We respect and worship those who showcase the power of concentration. Our entire civilisation is based on controlling our mind. People who can tame their mind are considered powerful and rightly so. Society survives because of our ability to control desires which are harmful. However, there is another activity which is equally important for the survival of human beings. It’s daydreaming.

During concentration, we focus our mind on one point or one object. When we do this often,  our mind becomes powerful. Usually, energies in our mind are scattered in various directions. When they come together, the mind undergoes transformation. Once we achieve the ability to concentrate at will, many other areas in our life are also transformed. The narrower the point of concentration, the better. I could be wrong here, but I feel that the reason why monks/nuns are powerful is because of their extremely narrow point of concentration. Some of them chant just one mantra and repeat the same set of words/one word all the time. Paradoxically, the narrower the point of concentration, the more wide you can reach. Maybe that is the reason why monks or nuns have so much knowledge about the entire universe.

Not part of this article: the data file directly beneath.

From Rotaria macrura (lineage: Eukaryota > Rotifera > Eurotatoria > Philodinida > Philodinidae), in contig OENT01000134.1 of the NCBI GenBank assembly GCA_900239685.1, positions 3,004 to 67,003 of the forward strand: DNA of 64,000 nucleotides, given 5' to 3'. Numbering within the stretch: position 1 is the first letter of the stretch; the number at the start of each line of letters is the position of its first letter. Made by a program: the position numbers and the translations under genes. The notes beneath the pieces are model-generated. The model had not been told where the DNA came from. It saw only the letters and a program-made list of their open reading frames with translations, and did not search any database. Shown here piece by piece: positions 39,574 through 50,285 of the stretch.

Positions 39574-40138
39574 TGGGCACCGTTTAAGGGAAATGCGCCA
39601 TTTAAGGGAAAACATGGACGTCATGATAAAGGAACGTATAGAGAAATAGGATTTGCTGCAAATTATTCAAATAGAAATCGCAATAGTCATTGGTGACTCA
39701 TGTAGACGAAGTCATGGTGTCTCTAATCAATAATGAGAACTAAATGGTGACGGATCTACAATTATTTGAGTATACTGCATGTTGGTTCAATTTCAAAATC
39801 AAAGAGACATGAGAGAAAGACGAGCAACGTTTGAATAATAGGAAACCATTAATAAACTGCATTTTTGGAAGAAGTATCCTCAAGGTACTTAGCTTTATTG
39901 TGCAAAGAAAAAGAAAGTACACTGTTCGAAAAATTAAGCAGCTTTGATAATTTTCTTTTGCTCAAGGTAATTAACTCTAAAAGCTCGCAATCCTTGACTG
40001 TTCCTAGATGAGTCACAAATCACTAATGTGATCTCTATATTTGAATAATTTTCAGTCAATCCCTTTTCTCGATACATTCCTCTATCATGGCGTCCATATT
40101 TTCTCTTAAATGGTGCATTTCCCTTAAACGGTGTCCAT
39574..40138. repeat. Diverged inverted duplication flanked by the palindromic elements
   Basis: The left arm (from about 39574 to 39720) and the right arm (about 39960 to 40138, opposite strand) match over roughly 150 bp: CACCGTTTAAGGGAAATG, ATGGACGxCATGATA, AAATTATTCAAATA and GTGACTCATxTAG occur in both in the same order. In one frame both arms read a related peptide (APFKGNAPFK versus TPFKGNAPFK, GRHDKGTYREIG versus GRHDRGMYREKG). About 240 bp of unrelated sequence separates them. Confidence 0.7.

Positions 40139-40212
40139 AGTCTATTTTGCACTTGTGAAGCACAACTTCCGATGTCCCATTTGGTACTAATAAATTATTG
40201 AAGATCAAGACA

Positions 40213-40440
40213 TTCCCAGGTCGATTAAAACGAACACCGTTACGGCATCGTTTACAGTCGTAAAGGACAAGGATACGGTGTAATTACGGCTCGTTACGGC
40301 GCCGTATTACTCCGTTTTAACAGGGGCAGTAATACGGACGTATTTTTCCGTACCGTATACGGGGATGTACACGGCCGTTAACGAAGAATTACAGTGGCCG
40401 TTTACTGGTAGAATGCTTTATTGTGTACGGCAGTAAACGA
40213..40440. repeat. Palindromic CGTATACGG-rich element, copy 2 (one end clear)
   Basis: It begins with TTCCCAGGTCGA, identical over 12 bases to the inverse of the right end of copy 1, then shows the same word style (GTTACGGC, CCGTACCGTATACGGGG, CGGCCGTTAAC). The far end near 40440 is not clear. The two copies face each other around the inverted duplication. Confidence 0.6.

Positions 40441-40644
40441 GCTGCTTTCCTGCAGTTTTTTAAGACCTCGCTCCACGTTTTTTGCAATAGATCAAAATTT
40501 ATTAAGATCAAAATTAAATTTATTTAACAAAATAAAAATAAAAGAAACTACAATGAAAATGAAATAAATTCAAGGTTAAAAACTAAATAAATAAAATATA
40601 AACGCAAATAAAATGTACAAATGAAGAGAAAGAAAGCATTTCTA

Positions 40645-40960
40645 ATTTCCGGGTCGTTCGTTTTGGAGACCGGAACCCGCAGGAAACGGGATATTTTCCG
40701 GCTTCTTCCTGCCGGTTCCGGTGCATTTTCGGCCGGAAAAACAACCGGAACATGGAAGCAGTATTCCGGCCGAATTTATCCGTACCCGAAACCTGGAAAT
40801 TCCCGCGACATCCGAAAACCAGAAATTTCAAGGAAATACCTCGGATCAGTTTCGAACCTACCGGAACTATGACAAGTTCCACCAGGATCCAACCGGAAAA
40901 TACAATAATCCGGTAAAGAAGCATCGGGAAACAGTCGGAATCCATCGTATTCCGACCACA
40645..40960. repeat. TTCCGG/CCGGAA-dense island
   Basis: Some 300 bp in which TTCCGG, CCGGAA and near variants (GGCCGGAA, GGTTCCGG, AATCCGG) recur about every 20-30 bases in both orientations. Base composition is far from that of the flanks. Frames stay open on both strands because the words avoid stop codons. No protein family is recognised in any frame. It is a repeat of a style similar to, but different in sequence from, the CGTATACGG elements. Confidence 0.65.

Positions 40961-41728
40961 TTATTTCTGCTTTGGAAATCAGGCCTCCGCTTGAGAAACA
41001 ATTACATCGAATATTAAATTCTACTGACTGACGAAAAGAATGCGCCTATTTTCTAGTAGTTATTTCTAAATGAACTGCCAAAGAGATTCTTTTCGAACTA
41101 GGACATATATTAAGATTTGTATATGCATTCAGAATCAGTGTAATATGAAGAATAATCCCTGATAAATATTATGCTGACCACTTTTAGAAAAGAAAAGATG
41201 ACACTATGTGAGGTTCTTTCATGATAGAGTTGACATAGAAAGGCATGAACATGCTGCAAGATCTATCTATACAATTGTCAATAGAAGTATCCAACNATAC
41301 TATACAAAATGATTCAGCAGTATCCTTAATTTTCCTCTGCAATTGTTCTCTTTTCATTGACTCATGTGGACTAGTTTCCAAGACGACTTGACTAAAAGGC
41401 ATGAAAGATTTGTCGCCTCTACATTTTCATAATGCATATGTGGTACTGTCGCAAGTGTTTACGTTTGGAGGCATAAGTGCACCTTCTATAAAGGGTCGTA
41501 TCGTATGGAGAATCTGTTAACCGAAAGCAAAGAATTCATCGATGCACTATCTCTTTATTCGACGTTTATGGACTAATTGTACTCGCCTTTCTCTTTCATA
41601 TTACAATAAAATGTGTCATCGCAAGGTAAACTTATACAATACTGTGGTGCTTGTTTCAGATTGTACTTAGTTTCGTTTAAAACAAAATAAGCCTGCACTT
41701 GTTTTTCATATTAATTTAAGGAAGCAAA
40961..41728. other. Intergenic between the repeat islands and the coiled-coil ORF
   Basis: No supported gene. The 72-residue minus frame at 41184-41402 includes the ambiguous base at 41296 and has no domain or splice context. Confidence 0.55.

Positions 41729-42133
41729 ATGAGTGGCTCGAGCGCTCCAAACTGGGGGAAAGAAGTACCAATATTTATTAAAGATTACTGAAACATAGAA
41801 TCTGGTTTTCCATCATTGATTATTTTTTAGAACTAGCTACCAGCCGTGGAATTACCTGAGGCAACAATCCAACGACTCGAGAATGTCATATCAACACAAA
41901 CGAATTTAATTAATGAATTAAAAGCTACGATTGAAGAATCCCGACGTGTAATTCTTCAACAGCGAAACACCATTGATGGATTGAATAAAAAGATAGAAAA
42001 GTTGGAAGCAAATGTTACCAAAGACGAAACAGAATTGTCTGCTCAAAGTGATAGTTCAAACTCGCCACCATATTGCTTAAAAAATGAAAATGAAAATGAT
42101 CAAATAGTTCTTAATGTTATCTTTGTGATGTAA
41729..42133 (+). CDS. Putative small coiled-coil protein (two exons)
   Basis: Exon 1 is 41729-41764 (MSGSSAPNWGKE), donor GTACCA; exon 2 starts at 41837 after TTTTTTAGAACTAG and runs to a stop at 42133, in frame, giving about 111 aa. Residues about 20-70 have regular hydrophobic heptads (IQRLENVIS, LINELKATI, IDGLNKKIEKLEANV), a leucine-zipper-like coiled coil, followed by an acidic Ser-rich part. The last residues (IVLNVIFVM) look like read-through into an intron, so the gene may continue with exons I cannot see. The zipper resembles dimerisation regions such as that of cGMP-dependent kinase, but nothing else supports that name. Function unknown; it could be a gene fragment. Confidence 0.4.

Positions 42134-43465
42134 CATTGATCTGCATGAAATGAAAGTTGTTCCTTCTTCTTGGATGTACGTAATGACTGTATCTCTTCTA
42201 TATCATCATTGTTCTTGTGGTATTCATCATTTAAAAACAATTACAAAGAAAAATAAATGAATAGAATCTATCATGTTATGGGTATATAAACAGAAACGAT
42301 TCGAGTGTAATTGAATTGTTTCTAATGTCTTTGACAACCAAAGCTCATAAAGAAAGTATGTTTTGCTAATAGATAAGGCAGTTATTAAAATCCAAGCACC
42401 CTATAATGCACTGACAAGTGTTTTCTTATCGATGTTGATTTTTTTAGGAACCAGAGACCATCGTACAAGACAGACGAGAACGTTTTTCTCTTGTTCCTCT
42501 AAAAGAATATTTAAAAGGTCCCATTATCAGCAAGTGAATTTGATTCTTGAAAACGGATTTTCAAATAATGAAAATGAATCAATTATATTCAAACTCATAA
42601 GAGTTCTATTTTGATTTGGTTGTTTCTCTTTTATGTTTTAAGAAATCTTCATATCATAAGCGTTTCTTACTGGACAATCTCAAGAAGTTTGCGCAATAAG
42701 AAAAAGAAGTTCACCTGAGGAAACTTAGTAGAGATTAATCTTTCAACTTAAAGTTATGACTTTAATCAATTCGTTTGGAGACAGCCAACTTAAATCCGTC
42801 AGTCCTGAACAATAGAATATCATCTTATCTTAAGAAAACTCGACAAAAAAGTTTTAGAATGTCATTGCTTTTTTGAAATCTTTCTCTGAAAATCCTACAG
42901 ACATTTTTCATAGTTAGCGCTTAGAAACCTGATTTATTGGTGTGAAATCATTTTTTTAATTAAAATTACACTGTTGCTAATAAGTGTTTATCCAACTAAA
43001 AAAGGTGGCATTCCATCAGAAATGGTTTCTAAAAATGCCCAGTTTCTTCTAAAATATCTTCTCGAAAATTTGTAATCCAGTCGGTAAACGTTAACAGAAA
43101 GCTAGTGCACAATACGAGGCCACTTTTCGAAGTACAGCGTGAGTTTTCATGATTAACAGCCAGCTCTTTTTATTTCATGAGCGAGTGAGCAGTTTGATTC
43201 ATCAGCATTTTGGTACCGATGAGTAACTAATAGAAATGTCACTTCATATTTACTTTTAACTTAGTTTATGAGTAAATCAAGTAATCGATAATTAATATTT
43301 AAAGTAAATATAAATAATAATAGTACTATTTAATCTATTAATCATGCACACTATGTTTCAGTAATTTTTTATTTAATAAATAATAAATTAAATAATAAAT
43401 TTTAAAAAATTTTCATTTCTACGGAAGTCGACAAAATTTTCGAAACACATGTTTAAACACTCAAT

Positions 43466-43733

In daydreaming, on the other hand, the whole process is turned upside down. Here the point of concentration is so wide…there are so many objects, so many points. You just follow whatever that interests you. You are open to EVERYTHING. And then, everything converges into one point. All the random things come together and a beautiful effortless pattern is woven. However, you cannot decide to daydream with an intention to reach this point because then, it won’t be daydreaming. You see, there is no place for cleverness in daydreaming.

Contrary to popular opinion, daydreaming is not so easy. Only a rebellious person can daydream because this activity challenges everything that we have been taught since childhood. Daydreaming has no purpose. You follow your curiosity, you ‘waste’ time. Time is running out? Who cares? Your reputation is at stake? Doesn’t matter.

A healthy society and a healthy individual will have place for both concentration and daydreaming.


2 thoughts on “In defence of daydreaming

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